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BP Oil Spill: A Company Out of Its Depth?

After a disaster like the BP oil spill, it's easy to demonize individuals like CEO Tony Hayward who, when he took on leadership in 2007, promised to focus like a laser on safety. But the catastrophe raises some profound issues around the oil industry in general, and BP in particular, that have been glaring since before the 2005 Texas City explosion. Last week's spill is just the latest in a string of accidents and deaths at BP facilities. Has the company pushed oil exploration beyond the limits of its ability to manage the business safely and with integrity? The answer appears to be yes. Here's why:

Safety isn't sexy. In highly competitive cultures like BP's, safety doesn't win you status or promotions. In the period between 2005 and 2008, all the U.S. oil refineries combined had nine fatalities; BP's Texas City refinery alone had twenty. BP had years of consultant reports warning them that Texas City was a dangerous place to work; one consultant's report quoted men who wondered, as they turned up for work each day, whether that would be the day they died. But even all the soul searching that followed Texas City hasn't prompted an effective response.

"OSHA has found that BP often ignored or severely delayed fixing known hazards in its refineries," said U.S. Labor Secretary Hilda Solis, as she slapped a $87.4 million dollar fine on the company in 2009 for its failure to address safety issues. "There is no excuse for taking chances with people's lives. BP must fix the hazards now." Instead, the company continued to lobby against increased safety regulations.

Revenue is king. As the oil majors struggle to compete with each other, cost-cutting is an endless process. This puts huge pressure on wages and has led refiners to recruit low-paid, often unskilled workers who then have to work too many hours to bring home a decent paycheck. It is said that in Louisiana, BP competes with Burger King for cheap labor. The problem comes when that cheap worker has put in so many hours that he makes mistakes. A burnt Whopper may not pose a huge hazard; an oil platform is a whole different matter. Asset integrity is an aspiration, not a science. The goal of asset integrity is to ensure that, however deep the oil, you never compromise the fabric of the machinery and the plant required to extract it. The problem is that, increasingly, oil is being extracted from depths -- and under conditions -- that no one fully understands. You can say you'll deliver asset integrity â€"- right up until the moment when you can't. Any company that can go a little deeper a little longer stands to make a great deal of money, so the incentive to keep pushing the limits persists. The struggle BP currently has to fix its leak demonstrates how far they've gone out of their own depth. Outsourcing obscures and displaces safety issues. While much of the nation blames outsourcing for eliminating American jobs, its hidden cost is the way it blinds companies to their own processes and responsibilities. We will see this in the years of lawsuits that await BP. They will continue to claim, as they already do, that the fault lay with their contractor, the Swiss firm Transocean. It was primarily Transocean employees -- not BP's -- who died. Regardless of legal niceties, the fact is that once you outsource critical functions, you don't have insight into how the work gets done. The cynical will conclude that that is precisely what outsourcing is for.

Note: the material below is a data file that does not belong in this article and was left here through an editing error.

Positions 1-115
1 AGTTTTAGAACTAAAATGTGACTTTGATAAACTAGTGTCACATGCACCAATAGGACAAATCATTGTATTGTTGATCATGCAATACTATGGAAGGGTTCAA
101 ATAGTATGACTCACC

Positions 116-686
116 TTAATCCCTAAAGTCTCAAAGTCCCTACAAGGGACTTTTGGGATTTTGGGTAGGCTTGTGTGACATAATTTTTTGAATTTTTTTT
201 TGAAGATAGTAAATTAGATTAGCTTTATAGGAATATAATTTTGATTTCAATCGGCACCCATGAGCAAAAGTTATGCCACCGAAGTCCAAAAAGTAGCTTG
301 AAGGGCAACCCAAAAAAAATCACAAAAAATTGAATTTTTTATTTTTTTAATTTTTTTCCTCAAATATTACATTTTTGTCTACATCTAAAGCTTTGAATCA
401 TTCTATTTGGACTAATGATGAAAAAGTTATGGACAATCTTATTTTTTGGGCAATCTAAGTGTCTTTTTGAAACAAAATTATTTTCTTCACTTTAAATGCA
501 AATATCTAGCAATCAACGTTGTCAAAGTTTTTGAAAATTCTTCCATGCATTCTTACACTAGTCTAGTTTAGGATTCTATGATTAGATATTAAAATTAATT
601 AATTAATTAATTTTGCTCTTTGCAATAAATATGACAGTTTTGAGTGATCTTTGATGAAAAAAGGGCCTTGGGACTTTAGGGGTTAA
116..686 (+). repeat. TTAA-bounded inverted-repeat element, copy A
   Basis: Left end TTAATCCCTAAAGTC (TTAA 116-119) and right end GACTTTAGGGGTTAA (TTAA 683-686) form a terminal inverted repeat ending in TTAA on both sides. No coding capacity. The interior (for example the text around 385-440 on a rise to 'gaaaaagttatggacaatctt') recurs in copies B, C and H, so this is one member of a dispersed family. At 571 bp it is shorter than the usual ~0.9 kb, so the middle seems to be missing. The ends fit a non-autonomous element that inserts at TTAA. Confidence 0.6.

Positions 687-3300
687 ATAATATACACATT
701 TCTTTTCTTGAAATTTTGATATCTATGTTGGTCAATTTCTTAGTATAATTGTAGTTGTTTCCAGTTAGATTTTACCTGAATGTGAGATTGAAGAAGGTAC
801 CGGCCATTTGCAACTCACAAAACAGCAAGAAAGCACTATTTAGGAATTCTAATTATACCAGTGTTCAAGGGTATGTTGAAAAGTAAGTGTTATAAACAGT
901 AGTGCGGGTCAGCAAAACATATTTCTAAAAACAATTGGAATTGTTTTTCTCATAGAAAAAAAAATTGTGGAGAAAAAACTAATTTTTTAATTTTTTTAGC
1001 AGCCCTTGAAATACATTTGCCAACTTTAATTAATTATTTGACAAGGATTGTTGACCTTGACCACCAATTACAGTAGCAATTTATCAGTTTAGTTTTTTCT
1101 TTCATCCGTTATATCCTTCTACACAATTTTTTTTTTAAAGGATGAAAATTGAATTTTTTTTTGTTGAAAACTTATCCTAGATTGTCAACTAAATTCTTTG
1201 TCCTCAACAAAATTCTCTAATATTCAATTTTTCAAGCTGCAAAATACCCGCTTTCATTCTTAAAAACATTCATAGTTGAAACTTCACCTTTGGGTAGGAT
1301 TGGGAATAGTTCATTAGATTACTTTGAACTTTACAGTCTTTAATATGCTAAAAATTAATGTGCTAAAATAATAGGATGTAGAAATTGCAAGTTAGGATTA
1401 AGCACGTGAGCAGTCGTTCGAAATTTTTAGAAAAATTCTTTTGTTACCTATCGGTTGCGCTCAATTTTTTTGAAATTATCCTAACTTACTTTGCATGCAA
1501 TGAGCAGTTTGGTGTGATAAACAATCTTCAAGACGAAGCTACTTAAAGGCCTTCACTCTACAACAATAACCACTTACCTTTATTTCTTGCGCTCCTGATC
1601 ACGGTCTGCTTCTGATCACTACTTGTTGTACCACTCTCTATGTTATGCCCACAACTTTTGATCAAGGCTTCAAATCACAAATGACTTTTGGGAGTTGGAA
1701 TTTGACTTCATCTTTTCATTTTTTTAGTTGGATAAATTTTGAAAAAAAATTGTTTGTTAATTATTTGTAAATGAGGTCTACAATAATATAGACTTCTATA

BP is far from the first corporation to fall into this trap. When the (also Swiss) water-bottle manufacturer SIGG discovered that their water bottles were not in fact BPA-free (as they'd boasted), they blamed the manufacturer to whom they'd outsourced the bottle lining. While the lawyers have a field day, the hard problem executives have yet to confront is: When you outsource key elements of your business, how do you ever know what is being done in your name?

Some distances can't be bridged. St. James Square in London is the heart of gentleman's clubland. One of its elegant terraced houses was home to the Earl of Lovelace and his wife, Ada, daughter of Lord Byron and an early computing pioneer. Next door is the London Library, the world's largest private lending library, founded by Carlyle. Thackeray was its first auditor and Dickens, George Eliot, Kipling, Shaw, Henry James and T.S. Eliot among its members. It's a very long way from the sulphur-scented streets of Texas City or the storm-tossed waters of the Deepwater Horizon rig. But St. James Square also houses the headquarters of BP. It is impossible to stand in St. James' Square and imagine the life of Gulf oil workers, impossible to appreciate their worldview or life circumstances. Such distance forces the question: Are some companies too big to manage? Has our love of complexity -â€" in engineering and in management -â€" taken us beyond the limits of our ability?

I don't think BP is full of venal philistines who want to despoil the planet. But their repeated deaths and disasters must make the industry ask itself: How much -- in human lives and environmental depradation â€"- are we willing to pay for oil? Does any oil executive have the courage to admit when they're out of their depth? Meanwhile, it might be a good time for governments the world over to ask themselves: Is Big Oil too big to regulate?

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